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Human Bone Marrow Stromal Cells Express a Distinct Set of Biologically Functional Chemokine Receptors

Stromal cells isolated from bone marrow (BMSCs), often referred to as mesenchymal stem cells, are currently under investigation for a variety of therapeutic applications. However, limited data are available regarding receptors that can influence their homing to and positioning within the bone marrow. In the present study, we found that second passage BMSCs express a unique set of chemokine receptors: three CC chemokine receptors (CCR1, CCR7, and CCR9) and three CXC chemokine receptors (CXCR4, CXCR5, and CXCR6). BMSCs cultured in serum-free medium secrete several chemokine ligands (CCL2, CCL4, CCL5, CCL20, CXCL12, CXCL8, and CX3CL1). The surface-expressed chemokine receptors were functional by several criteria. Stimulation of BMSCs with chemokine ligands triggers phosphorylation of the mitogen-activated protein kinase (e.g., extracellular signal–related kinase [ERK]-1 and ERK-2) and focal adhesion kinase signaling pathways. In addition, CXCL12 selectively activates signal transducer and activator of transcription (STAT)-5 whereas CCL5 activates STAT-1. In cell biologic assays, all of the chemokines tested stimulate chemotaxis of BMSCs, and CXCL12 induces cytoskeleton F-actin polymerization. Studies of culture-expanded BMSCs, for example, 12–16 passages, indicate loss of surface expression of all chemokine receptors and lack of chemotactic response to chemokines. The loss in chemokine receptor expression is accompanied by a decrease in expression of adhesion molecules (ICAM-1, ICAM-2, and vascular cell adhesion molecule 1) and CD157, while expression of CD90 and CD105 is maintained. The change in BMSC phenotype is associated with slowing of cell growth and increased spontaneous apoptosis. These findings suggest that several chemokine axes may operate in BMSC biology and may be important parameters in the validation of cultured BMSCs intended for cell therapy.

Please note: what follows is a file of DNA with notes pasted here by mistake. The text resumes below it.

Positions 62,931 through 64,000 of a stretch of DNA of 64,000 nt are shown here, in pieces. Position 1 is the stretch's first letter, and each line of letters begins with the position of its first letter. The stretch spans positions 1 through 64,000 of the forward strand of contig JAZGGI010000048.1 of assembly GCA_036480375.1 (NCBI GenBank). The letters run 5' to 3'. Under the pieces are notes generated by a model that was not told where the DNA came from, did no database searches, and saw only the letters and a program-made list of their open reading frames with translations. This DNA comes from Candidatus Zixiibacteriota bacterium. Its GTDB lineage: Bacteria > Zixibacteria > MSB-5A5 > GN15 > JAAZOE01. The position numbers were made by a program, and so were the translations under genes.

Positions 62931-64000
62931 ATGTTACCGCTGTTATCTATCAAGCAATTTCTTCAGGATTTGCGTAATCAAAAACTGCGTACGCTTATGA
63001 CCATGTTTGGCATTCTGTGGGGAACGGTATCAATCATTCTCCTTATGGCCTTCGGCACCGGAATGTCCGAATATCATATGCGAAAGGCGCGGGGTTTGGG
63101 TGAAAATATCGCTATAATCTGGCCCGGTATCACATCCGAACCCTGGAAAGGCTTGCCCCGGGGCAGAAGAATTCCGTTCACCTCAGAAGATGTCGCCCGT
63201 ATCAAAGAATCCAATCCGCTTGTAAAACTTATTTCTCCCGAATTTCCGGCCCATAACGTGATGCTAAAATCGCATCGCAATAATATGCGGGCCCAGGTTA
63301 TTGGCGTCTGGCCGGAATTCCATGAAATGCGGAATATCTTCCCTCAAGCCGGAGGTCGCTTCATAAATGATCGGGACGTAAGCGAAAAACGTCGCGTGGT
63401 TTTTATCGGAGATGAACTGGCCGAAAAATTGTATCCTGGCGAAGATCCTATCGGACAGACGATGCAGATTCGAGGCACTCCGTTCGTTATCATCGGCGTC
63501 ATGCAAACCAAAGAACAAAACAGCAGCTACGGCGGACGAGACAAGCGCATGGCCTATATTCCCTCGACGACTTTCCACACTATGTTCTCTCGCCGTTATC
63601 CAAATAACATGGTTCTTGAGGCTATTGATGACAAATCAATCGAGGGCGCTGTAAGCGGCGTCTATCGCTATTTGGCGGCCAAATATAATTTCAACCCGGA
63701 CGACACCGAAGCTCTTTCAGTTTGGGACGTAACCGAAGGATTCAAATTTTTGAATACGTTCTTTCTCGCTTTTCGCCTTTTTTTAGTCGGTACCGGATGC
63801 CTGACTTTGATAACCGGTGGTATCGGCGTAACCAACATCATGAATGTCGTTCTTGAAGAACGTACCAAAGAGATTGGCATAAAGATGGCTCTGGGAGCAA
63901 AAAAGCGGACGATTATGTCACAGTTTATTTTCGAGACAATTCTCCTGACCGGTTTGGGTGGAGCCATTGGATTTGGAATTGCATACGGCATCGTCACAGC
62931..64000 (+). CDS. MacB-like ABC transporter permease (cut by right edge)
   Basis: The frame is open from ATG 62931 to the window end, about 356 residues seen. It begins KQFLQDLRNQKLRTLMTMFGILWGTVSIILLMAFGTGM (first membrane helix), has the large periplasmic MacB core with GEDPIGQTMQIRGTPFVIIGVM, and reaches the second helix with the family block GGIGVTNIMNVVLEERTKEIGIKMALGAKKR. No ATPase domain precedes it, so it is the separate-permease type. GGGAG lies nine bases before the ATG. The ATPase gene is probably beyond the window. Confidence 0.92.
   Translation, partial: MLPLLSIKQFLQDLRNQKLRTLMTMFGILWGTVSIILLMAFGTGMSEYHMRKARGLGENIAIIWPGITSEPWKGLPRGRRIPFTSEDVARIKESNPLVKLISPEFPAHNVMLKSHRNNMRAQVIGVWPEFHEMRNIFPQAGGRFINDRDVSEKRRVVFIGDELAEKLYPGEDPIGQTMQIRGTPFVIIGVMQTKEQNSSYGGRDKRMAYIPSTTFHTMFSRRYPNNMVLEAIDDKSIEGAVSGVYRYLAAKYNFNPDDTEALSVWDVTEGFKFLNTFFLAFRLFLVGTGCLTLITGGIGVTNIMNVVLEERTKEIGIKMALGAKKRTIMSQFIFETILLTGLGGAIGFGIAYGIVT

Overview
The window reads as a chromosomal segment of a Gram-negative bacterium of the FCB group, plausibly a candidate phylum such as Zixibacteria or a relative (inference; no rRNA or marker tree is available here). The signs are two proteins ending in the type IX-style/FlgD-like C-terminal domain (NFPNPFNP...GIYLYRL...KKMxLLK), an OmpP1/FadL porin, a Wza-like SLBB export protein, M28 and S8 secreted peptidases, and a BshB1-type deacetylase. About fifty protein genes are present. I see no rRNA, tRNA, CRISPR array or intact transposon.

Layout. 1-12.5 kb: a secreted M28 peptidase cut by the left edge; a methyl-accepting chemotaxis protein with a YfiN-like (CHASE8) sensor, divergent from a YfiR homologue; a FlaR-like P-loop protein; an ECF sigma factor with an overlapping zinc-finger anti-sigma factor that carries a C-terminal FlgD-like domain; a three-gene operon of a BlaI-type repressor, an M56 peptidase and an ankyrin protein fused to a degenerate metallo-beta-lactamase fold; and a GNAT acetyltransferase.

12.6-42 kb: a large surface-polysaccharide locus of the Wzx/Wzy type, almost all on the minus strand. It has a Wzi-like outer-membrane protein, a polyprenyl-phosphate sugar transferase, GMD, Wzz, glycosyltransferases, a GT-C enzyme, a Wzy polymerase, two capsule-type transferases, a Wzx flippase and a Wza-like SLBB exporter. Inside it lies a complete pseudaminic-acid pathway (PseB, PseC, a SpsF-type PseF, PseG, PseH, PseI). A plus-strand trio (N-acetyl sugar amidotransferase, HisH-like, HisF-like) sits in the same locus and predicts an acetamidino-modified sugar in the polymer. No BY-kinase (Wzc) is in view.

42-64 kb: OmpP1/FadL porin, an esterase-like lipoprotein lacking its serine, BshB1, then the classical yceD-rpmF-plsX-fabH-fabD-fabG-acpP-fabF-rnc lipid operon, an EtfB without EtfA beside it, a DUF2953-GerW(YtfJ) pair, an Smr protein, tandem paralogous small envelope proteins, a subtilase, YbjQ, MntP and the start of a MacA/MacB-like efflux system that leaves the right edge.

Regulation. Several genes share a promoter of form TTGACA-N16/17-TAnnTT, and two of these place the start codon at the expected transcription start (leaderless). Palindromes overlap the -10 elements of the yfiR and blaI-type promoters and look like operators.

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Neutrophil Chemotactic Activity of Sputum From Patients With COPD

Neutrophilic inflammation is a major feature of COPD.  Several factors in bronchial secretions have been identified as chemoattractants for neutrophils. The present study was designed to assess the contribution of interleukin (IL)-8 and leukotriene B4 (LTB4) to neutrophil chemotaxis evoked by sputum obtained from patients with established COPD.
Design: Sputum supernatant of 20 patients with COPD was used as chemoattractant in a 96-well
chemotaxis chamber, with subsequent quantification of migrated cells by a luminescence assay.
The contribution of IL-8 and LTB4 to chemotaxis was determined by addition of a neutralizing
antibody and a selective receptor antagonist, respectively.
Measurements and results: COPD sputum caused neutrophil chemotaxis in a concentration dependent manner, with a maximum response evoked with a 10-fold dilution of the original
sample. Pretreatment of sputum or neutrophils with either an anti–IL-8 antibody or the LTB4
antagonist, SB 201146, led to a concentration-dependent inhibition of sputum-induced neutrophil chemotaxis, with a maximum suppression (mean  SEM) of 29.2  4.9% (p < 0.001) from baseline by 100 ng/mL of anti–IL-8 antibody, and 45.6  7% (p < 0.02) by 10 mol/L of SB
201146. The combination of the anti–IL-8 antibody and SB 201146 inhibited neutrophil
chemotaxis, but this was not significantly greater than the effect of SB 201146 or anti–IL-8 alone.
Conclusions: These data confirm the importance of IL-8 and LTB4 as chemoattractants for
neutrophils in bronchial secretions from patients with COPD, and suggest that specific inhibitors
may have therapeutic potential in COPD.

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A rapid, multiwell colorimetric assay for chemotaxis

This paper describes a colorimetric assay for the rapid quantification of chemotaxis in multiple samples. In this assay, cells that have migrated through polycarbonate membrane filters are collected onto the bottom wells of a chemotaxis chamber after centrifugation then the number of viable cells collected in the bottom well is quantified by measurement of the reduction of 3-(4,5-dimethylthiazol-2-yl)-2,5-diphenol tetrazolium bromide (MTT). The degree of MTT reduction, which corresponds to the relative cell number, is measured automatically with an ELISA reader. The MTT method of quantitation is as sensitive as the standard manual method, is especially useful for large numbers of samples and requires no specialized laboratory equipment.

Shi Y, Kornovski BS, Savani R, Turley EA.

Manitoba Institute of Cell Biology, University of Manitoba, Winnipeg, Canada.

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